- Polycarp's Use of 1 Clement:An Assumption Reconsidered
Is Polycarp of Smyrna "particularly familiar" with 1 Clement? Does he have "Clement"'s letter in his "mind's eye" when he writes? Does he have it memorized? Is Polycarp's dependence upon 1 Clement greater than his dependence upon other literature he employs in his letter(s) to the Philippians (Polyc. Phil.)?1
If one were to survey introductions to Polyc. Phil., one might be left with the impression that the answer to each of these questions is yes. But this is one assertion that unfortunately has been perpetuated during the past few generations that stands in need of correction, particularly since it has functioned as an assumption for those entering into the study of Polycarp's letter. The purpose of this article is to clear up a misunderstanding concerning Polycarp's literary relationship to 1 Clement and to locate Polycarp's use of 1 Clement in proper relationship to the other writings Polycarp employs. It will be argued that although Polycarp knows and uses 1 Clement—as he does a number of other writings—Polycarp's dependence upon 1 Clement is less pronounced than is his dependence upon the letters of Paul (especially) and 1 Peter (secondarily). [End Page 127]
Examples of the Misunderstanding in Secondary Literature
There will be no attempt here to trace every point at which this misunderstanding has appeared, but a few of the high points (or low points, as the case may be) of this misunderstanding in the secondary literature will be cited so as to demonstrate the need for a reorientation of our understanding of Polycarp's literary relationship to 1 Clement.
Otto Bardenhewer comments that Polycarp can almost see "Clement"'s letter in his internal eyes when writing his own letter: "Polykarpus hat bei Abfassung seines Philipperbriefes unverkennbar den Brief des hl. Klemens vor Augen gehabt und stillschweigend von demselben Gebrauch gemacht."2 B. H. Streeter takes it further: "Polycarp, again, must have known 1 Clement by heart." A few years later Streeter adds: "In Smyrna by a.d. 115, Polycarp is more influenced by the language of Clement than by any book of the New Testament, except perhaps 1 Peter."3 In apparent dependence upon Streeter's comment in The Four Gospels, Robert Grant writes: ". . . Polycarp knows the letter of the Romans to the Corinthian church (1 Clement) almost 'by heart,' and alludes to it throughout his own writing." And again some years later: ". . . Polycarp of Smyrna knew it practically by heart."4 William Schoedel makes the following comment: "Polycarp seems to have been particularly familiar with 1 Clement."5 Paul Hartog writes: "Polycarp's use of 1 Clement has been well-established. Grant comments that he 'knew it practically by heart.'" And a little later in the same monograph: "As we have noted, Polycarp knew 1 Clement 'almost by heart.'"6 Michael Holmes echoes Schoedel's sentiment (using the modifier "particularly familiar") and prioritizes 1 Clement along with 1 Peter above the letters of Paul: "As for early Christian writings, Polycarp seems to be particularly familiar with 1 Peter and 1 Clement and also uses 1 Corinthians and Ephesians."7 [End Page 128]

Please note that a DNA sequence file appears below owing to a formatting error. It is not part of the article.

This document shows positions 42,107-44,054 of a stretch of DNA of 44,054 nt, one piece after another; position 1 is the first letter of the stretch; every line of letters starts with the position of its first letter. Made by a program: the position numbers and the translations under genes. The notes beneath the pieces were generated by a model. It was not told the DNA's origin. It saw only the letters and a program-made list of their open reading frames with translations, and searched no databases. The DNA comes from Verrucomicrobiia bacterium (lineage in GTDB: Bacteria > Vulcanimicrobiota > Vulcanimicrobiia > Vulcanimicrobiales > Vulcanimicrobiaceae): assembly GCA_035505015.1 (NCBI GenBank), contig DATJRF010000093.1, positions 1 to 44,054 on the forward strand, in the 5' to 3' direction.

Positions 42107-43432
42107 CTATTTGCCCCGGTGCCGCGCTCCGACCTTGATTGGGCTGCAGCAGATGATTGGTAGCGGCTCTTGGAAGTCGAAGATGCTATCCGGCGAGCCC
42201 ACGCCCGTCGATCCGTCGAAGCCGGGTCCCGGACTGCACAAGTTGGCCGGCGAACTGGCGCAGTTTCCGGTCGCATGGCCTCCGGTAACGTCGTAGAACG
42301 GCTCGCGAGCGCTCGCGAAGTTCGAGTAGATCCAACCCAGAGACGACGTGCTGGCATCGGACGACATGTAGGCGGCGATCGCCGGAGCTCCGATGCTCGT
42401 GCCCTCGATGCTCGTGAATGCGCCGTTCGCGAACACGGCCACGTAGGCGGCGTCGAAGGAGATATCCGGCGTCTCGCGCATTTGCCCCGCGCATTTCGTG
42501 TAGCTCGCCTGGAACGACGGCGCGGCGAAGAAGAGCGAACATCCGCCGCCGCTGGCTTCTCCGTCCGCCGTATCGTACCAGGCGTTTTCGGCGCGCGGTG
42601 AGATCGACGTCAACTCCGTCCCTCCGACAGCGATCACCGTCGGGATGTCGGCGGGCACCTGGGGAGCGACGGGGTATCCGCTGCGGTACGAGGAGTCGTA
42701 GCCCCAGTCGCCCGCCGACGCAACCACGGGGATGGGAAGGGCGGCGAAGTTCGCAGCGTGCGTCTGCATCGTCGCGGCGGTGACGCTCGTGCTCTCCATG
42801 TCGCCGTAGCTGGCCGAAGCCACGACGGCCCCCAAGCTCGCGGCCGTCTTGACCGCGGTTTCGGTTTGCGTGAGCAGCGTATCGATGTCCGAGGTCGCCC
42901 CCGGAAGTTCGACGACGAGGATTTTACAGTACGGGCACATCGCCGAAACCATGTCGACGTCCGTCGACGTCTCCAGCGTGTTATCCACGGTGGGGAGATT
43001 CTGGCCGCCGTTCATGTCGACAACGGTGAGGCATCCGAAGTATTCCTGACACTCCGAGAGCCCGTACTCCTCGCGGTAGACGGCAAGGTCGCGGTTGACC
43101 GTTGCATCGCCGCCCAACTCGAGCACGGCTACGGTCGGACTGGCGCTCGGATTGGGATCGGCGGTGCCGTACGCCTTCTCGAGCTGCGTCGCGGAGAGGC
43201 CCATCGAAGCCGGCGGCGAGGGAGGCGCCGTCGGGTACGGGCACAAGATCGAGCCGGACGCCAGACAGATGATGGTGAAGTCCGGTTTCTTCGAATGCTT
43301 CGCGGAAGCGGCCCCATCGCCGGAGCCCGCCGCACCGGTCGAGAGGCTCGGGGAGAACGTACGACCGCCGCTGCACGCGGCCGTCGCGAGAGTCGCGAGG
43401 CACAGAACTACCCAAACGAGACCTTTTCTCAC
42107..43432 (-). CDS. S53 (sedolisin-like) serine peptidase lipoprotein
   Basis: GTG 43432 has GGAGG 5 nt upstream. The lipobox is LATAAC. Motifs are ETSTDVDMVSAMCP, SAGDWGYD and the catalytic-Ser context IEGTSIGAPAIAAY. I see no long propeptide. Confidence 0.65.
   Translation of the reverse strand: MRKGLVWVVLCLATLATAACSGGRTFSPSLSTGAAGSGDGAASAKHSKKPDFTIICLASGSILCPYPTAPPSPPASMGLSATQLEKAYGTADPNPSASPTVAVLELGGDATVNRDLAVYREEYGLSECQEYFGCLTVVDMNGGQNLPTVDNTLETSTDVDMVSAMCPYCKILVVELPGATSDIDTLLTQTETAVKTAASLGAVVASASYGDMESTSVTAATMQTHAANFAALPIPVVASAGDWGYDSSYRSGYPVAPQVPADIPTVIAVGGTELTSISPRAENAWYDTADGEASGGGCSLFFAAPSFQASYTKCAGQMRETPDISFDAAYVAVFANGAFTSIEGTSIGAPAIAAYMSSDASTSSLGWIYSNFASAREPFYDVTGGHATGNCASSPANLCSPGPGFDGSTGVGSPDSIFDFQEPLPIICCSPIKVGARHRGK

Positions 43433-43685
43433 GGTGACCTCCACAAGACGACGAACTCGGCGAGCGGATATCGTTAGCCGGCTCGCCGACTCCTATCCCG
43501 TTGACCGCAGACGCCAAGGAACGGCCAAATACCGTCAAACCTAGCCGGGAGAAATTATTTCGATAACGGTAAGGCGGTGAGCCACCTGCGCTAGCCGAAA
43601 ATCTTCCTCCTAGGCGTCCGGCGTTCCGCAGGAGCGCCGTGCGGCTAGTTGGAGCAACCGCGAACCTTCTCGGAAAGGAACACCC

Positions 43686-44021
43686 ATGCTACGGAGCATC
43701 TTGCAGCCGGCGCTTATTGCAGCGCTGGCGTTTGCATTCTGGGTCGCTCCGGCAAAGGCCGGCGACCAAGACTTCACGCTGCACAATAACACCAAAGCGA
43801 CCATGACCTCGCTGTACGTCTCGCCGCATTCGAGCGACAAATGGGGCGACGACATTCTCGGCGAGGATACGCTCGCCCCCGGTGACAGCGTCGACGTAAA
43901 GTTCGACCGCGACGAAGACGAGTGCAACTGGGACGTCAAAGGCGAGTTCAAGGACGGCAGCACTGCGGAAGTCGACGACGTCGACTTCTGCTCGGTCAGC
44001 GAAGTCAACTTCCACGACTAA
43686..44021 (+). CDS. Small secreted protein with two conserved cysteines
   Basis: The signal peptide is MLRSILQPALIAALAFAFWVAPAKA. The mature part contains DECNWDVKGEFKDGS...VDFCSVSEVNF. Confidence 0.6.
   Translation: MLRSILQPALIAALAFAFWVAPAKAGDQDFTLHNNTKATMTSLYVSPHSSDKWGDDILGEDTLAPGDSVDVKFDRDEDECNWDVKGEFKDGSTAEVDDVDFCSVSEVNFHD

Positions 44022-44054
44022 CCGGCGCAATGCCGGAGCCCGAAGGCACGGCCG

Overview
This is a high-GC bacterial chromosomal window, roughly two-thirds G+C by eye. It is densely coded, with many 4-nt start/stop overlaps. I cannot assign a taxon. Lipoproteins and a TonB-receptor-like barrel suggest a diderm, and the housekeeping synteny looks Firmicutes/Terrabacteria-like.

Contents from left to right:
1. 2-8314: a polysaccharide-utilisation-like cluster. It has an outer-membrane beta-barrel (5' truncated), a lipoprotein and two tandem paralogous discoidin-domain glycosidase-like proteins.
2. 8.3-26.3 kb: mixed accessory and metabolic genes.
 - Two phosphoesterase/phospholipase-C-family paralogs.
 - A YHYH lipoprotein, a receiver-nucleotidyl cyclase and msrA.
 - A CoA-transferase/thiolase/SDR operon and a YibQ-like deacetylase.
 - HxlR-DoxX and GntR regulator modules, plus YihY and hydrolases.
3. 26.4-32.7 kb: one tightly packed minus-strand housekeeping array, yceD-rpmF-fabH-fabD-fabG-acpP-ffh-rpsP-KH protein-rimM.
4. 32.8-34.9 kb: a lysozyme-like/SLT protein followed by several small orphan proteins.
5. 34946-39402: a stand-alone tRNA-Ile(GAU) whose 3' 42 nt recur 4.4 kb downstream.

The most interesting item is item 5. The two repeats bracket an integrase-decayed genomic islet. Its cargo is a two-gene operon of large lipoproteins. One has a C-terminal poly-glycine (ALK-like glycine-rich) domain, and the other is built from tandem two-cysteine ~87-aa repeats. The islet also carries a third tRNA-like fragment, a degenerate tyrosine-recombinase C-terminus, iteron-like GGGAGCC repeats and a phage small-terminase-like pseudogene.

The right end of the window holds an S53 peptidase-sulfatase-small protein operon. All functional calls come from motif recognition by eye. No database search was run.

Is Polycarp "particularly familiar" with 1 Clement, moreso than with the letters of Paul? Taking it a step further, has 1 Clement been virtually memorized by Polycarp? Finally, does Polycarp treat 1 Clement on the same authoritative level as other writings he cites? We will deal with each of these questions in turn.
There can be little doubt that Polycarp knew 1 Clement. In Polyc. Phil. 2.3, it is probable that Polycarp is aware of 1 Clem. 13.1-2, at least regarding the fact that "Clement" had written a similar set of maxims and an introductory formula, even if Polycarp's selection of maxims and the form he actually employs differs significantly from what "Clement" writes (see actual citation below). Moreover, in Polyc. Phil. 4.2-3, there are probable connections of some sort to 1 Clem. 1.3, to 1 Clem. 21.6, and to 1 Clem. 21.3 (plus a possible allusion to 1 Clem. 41.2 tucked in...